A grammar for bending could be formalized, I suppose. We would need to grok the distinct dimensions along which resources are addressed in various bounded contexts represented in the solution space. (Determining open addressing models is a heavy focus of ISO/IEC 10744:1997, aka "HyTime".) We would need to grasp whether those bits should be included in the knot tying, or should more opaquely be mapped to components of the transaction concomitant with the use of the URL, like the HTTP method or POST or PUT content payloads or HTTP headers. 

Monday, July 21, 2014

Separation of Concerns

If you are a developer and you work long enough on business applications, you start to sense the corrosive effects when divergent interests and viewpoints are forced into a single representation.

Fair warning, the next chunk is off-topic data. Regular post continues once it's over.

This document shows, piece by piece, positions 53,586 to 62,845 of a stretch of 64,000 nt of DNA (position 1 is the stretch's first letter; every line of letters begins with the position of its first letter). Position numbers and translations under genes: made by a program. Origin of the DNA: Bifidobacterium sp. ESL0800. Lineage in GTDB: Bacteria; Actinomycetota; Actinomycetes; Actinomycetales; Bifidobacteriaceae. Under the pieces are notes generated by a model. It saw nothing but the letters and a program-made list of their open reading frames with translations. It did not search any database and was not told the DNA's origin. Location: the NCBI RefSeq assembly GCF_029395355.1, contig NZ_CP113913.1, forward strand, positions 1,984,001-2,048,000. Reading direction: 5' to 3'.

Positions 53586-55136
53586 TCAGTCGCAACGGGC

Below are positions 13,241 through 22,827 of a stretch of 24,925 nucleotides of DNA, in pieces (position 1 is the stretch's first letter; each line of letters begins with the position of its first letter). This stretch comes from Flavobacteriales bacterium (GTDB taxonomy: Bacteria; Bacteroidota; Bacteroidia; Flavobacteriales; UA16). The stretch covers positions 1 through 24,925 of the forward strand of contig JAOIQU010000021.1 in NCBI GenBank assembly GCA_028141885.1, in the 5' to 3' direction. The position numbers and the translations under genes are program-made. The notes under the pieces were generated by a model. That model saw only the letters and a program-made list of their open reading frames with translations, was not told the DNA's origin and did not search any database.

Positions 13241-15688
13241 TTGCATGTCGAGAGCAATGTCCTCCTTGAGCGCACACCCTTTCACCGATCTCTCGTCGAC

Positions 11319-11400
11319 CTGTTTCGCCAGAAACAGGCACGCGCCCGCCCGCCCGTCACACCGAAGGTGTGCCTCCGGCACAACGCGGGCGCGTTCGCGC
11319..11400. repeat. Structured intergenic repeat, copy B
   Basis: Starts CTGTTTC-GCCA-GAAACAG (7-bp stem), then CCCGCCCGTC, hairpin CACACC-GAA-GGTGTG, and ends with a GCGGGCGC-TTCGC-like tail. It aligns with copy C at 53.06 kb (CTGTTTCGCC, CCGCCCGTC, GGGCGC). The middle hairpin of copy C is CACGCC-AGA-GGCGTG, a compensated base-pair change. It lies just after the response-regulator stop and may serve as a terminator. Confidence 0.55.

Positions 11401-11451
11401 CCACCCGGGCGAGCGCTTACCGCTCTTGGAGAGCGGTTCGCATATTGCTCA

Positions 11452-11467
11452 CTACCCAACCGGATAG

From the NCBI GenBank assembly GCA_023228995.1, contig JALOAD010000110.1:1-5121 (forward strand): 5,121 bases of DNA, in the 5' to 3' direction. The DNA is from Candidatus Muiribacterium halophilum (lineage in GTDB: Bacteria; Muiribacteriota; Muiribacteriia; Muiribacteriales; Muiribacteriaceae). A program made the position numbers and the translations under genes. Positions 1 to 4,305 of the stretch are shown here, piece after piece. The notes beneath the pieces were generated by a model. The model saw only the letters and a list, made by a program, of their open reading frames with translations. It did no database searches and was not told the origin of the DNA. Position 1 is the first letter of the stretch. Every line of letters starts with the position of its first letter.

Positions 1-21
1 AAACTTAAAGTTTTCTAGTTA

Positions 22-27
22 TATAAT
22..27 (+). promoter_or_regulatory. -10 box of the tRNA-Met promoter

It may be a vague suspicion - a code smell. You don't necessarily know precisely what those conflicting concerns may be, or why they were conflated in the first place, or the possible consequences of trying to separate them. But you know that a valid stakeholder concern can be addressed only if is identified. Separating concerns is a necessary, but not sufficient, step in the right direction.

The volatility of your codebase - the rate at which changes tend to grow - depends on how well matched the codebase is to the concerns it seeks to address. If the code tends to cover a mere fraction of one concern with each coding unit, its volume will blow out and thus also the difficulty of managing all the moving pieces.  If the code tends to cover many concerns in a few monolithic coding units, it may be too terse for a human to sensibly and reliably decode and have so few points o articulation that the simplest of local changes gives rise to a cascade of far reaching fissures.